High Crimes and Misdemeanors
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High Crimes and Misdemeanors
The offenses for which presidents, vice presidents, and all civil officers, including federal judges, can be removed from office through a process called Impeachment.
The phrase high crimes and misdemeanors is found in the U.S. Constitution. It also appears in state laws and constitutions as a basis for disqualification from holding office. Originating in English Common Law, these words have acquired a broad meaning in U.S. law. They refer to criminal actions as well as any serious misuse or abuse of office, ranging from Tax Evasion to Obstruction of Justice. The ultimate authority for determining whether an offense constitutes a ground for impeachment rests with Congress.
The exact meaning of the phrase cannot be found in the Constitution itself. Article II, Section 4, establishes, "The President, Vice President and all civil Officers of the United States, shall be removed from Office on Impeachment for, and Conviction of, Treason, Bribery, or other High Crimes and Misdemeanors." Treason and bribery are specific, but high crimes and misdemeanors is not. In fact, considerable debate occupied the Framers of the Constitution over the issue of impeachment, and the wording of the grounds for impeachment was itself controversial. A proposed offense of maladministration was rejected as being too vague and susceptible to political abuse. Finally, they chose to use a phrase from English common law that had no precisely settled meaning at the time yet at least connoted serious offenses.
The reason for the choice lies in the Framers' approach to the larger question of impeachment. Although borrowing language from the law they knew best, they explicitly chose not to imitate the English model of impeachment. Traditionally, this approach had allowed the British Parliament to conduct a simple review of charges and then remove officials by a majority vote. Instead, the Framers intended for removal from office to be the final step in a two-part process that began in the House of Representatives and, if charges should result, ended in a trial-like hearing before the U.S. Senate. Thus, two goals would be achieved: a full public inquiry into allegations, and, if necessary, the adjudication of those charges requiring a two-thirds majority for removal.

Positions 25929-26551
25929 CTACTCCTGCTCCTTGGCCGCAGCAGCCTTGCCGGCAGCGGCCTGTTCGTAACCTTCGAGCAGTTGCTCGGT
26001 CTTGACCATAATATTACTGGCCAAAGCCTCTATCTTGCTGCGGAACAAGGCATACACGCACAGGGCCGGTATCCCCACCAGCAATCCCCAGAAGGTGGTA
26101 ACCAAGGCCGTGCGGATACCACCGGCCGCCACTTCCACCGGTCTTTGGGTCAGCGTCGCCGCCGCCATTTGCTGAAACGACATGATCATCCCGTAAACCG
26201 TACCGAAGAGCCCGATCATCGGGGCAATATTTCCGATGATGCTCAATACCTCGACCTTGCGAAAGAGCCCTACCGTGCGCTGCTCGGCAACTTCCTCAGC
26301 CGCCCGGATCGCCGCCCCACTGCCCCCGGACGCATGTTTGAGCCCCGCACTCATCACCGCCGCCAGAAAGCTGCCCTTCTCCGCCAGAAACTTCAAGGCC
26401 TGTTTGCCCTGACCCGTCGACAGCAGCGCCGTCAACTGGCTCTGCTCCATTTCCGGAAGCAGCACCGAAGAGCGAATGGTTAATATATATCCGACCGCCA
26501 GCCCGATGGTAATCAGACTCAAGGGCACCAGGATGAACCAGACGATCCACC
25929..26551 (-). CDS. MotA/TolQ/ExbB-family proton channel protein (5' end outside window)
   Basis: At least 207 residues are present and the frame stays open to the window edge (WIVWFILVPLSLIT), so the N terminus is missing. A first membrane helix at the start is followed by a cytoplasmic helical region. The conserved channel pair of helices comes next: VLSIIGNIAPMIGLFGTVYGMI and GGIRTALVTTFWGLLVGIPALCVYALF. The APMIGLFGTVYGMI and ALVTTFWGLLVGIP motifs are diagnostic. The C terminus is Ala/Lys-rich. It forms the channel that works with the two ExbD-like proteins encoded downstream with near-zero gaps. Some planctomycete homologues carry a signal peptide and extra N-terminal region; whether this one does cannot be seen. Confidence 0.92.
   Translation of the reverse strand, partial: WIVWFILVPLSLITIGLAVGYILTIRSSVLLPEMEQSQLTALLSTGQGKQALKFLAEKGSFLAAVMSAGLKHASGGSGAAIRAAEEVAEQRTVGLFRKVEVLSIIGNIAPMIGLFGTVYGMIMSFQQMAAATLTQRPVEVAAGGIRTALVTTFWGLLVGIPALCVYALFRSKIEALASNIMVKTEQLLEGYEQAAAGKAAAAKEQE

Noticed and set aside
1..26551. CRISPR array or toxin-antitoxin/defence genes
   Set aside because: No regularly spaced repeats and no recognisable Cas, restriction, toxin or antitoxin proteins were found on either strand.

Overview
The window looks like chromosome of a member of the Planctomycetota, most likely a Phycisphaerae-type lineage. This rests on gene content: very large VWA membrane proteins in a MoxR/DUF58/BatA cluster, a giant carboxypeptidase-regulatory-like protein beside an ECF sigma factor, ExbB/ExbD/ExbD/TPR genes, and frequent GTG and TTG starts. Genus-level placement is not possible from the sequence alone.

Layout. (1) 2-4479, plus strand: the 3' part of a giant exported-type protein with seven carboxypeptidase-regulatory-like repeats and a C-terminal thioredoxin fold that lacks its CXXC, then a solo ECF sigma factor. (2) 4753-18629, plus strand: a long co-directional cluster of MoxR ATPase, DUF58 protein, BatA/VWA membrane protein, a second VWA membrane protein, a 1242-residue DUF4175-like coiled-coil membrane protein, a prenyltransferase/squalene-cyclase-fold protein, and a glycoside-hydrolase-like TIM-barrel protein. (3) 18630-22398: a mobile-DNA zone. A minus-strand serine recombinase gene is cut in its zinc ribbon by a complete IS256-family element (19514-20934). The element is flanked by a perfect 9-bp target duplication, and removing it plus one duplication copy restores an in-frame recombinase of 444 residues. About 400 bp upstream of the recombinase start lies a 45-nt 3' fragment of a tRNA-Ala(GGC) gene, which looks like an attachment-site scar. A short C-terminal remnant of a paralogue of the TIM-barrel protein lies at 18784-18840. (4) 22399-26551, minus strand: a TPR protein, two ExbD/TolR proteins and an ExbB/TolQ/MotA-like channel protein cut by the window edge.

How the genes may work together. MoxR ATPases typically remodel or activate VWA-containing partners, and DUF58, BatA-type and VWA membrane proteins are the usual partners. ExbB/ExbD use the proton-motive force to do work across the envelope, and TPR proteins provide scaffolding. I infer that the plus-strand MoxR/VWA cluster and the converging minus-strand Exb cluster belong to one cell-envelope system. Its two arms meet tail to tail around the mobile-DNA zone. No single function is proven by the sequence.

Generally, debate over the phrase high crimes and misdemeanors has split into two camps. The minority view is held by critics who undertake a literal reading of the Constitution. They maintain that high crimes means what it says—criminal activity—and argue that the Framers wanted only criminal activities to be the basis for impeachment. The generally accepted viewpoint is much broader. It defines high crimes and misdemeanors as any serious abuse of power—including both legal and illegal activities. Supporters of this reading believe that because impeachment is a public inquiry, first and fore-most, it is appropriate to read the phrase broadly in order to provide the most thorough inquiry possible. Thus, a civil officer may face impeachment for misconduct, violations of oath of office, serious incompetence, or, in the case of judges, activities that undermine public confidence or damage the integrity of the judiciary.
The vagueness of the standard has left much interpretive power to Congress. In 1868, President Andrew Johnson underwent impeachment proceedings when he ordered the firing of his secretary of war. His opponents charged that this order violated the Tenure of Office Act, which set the tenure of certain officials. Johnson escaped conviction in the Senate by only one vote, but the attempt to impeach him quickly came to be seen as a politically motivated mistake. In 1974, the House Judiciary Committee recommended that the full House of Representatives approve Articles of Impeachment against President richard m. nixon. It did not cite any single impeachable offense, but instead found a broad pattern of wrongdoing: Nixon had conspired with his advisers to obstruct federal and congressional investigations of the Watergate break-in, the burglarizing of the Democratic National Committee headquarters in Washington, D.C., which was eventually linked to the Nixon administration. Nixon resigned from office before the process could continue.
The dispute over what constitutes a high crime or misdemeanor reemerged in 1998 when the House Judiciary Committee voted to recommend that the House begin impeachment proceedings against President bill clinton. The House concurred with the recommendation, which included charges of perjury and obstruction of justice. Legal commentators debated for weeks about whether these charges were the type of high crimes and misdemeanors contemplated by the language of the Constitution, but the House nevertheless approved two of the four articles of impeachment. The trial then moved to the Senate, which failed to garner the necessary two-thirds majority to remove Clinton from office.
Coulter, Ann H. 1998. High Crimes and Misdemeanors: The Case Against Bill Clinton. Washington, D.C.: Regnery.
Isenbergh, Joseph. 1999. "Impeachment and Presidential Immunity from Judicial Process." Yale Law and Policy Review 53.
Smith, Alexa J. 1995. "Federal Judicial Impeachment: Defining Process Due." Hastings Law Journal (January).
Tushner, Mark V. 1995. "Clarence Thomas: The Constitutional Problems." George Washington Law Review (March).
Williams, Victor. "Third Branch Independence and Integrity Threatened by Political Branch Irresponsibility." 1995. Seton Hall Constitutional Law Journal (summer).